determining user equipment location probabilities in each angular cell;
determining a code acquisition order for the angular cells by utilizing location probability information on the user equipment;
carrying out code acquisition by examining the angular cells in chosen order.
4. A method as claimed in claim 1, 2 or 3, wherein the number of angular cells to be formed is determined by means of a signal-to-interference ratio estimate.
5. A method as claimed in claim 1, 2 or 3, wherein the number of angular cells to be formed is determined by means of an interference power estimate.
6. A method as claimed in claim 1, 2 or 3, wherein the number of angular cells to be formed is determined on the basis of information obtained from previous code synchronization processes.
7. A method as claimed in claim 1, 2 or 3, wherein a radio network controller determines the number of angular cells to be formed.
8. A method as claimed in claim 1, 2 or 3, wherein a base transceiver station determines the number of angular cells to be formed.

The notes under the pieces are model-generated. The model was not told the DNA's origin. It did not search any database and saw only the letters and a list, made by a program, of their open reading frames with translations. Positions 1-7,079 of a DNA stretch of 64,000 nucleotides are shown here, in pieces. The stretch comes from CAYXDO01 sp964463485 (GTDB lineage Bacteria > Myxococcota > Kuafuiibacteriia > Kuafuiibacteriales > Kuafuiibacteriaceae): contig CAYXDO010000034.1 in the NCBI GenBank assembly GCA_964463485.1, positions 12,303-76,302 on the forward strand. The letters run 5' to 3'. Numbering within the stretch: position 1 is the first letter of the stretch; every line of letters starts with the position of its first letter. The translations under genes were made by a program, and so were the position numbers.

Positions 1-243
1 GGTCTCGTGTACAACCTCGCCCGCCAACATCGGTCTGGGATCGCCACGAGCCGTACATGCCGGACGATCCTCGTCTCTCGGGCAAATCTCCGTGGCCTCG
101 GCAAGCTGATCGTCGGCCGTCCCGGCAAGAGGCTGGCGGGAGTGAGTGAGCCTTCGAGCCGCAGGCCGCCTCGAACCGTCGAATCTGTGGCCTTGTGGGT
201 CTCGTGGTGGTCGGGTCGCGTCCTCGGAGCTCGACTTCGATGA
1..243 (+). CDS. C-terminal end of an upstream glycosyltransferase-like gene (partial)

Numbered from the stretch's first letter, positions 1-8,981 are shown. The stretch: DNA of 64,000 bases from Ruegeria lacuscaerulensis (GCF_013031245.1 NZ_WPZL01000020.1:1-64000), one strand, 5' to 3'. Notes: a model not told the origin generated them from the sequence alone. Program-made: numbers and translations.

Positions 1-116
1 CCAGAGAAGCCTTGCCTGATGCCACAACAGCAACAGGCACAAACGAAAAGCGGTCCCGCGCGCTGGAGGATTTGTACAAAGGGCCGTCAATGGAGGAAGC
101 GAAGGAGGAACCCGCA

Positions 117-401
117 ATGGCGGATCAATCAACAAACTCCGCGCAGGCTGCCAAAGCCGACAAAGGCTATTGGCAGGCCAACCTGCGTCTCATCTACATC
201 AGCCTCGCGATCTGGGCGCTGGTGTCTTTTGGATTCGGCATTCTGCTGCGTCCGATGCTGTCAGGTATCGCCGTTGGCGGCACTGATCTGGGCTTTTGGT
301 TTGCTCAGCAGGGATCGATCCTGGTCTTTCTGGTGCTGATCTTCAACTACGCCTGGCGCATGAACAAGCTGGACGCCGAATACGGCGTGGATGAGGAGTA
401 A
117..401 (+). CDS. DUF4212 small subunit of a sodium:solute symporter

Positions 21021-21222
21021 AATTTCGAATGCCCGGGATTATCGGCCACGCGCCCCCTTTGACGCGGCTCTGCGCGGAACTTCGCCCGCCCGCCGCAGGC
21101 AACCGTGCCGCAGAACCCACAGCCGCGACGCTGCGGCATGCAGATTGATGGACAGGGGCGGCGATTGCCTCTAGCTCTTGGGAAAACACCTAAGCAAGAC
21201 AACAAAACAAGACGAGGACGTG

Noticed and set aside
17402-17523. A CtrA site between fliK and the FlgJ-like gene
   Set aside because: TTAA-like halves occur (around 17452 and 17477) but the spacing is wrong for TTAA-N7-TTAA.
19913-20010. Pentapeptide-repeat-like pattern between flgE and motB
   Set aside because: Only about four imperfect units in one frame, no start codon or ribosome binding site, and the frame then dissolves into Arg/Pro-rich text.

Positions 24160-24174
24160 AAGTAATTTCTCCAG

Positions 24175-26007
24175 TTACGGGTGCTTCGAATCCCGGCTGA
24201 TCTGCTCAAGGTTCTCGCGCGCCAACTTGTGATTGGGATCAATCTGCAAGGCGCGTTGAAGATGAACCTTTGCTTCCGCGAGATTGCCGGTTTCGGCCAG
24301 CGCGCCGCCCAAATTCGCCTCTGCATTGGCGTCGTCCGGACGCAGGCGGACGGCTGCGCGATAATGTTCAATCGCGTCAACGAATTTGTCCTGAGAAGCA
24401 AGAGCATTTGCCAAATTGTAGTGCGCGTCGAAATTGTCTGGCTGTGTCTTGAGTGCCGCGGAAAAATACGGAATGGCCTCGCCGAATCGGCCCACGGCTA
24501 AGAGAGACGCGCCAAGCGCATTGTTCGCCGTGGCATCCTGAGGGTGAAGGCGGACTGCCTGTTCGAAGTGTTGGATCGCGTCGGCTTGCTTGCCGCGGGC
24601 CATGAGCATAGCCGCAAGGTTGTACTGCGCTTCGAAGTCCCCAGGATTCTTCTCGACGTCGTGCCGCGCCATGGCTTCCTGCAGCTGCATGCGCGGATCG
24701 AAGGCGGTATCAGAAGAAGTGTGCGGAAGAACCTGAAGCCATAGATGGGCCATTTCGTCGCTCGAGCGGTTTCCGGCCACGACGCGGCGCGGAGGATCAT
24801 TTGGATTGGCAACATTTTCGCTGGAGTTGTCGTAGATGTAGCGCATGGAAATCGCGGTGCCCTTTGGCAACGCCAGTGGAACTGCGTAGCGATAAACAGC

9. A method as claimed in claim 1, 2 or 3, wherein an operator determines the number of angular cells to be formed.
10. A method as claimed in claim 1, 2 or 3, wherein the number of angular cells is the same as the number of antenna elements in an antenna array.
11. A method as claimed in claim 1, 2 or 3, wherein the number of angular cells to be formed is determined by means of a signal-to-interference ratio estimate and the signal-to-interference ratio estimate is formed by determining the total power of the received signal and the interference power in each antenna element of the antenna array.
12. A method as claimed in claim 1 or 2, wherein the interference power in each angular cell is determined by estimating the received total interference power and by forming an angular power spectrum by means of this estimate.
13. A method as claimed in claim 1 or 2, wherein the interference power is estimated by means of the number of users served by a base transceiver station.
14. A method as claimed in claim 1, 2 or 3, wherein the interference power is estimated by means of the number of users served by a base transceiver station and the number of angular cells to be formed is determined by means of an interference power estimate.
15. A method as claimed in claim 1, 2 or 3, wherein the number of angular cells is chosen such that the code acquisition time is minimized at each estimated signal-to-interference ratio.
16. A method as claimed in claim 1, 2 or 3, wherein the number of angular cells is chosen such that the code acquisition time and the number of antenna elements in the antenna array are optimized at each estimated signal-to-interference ratio.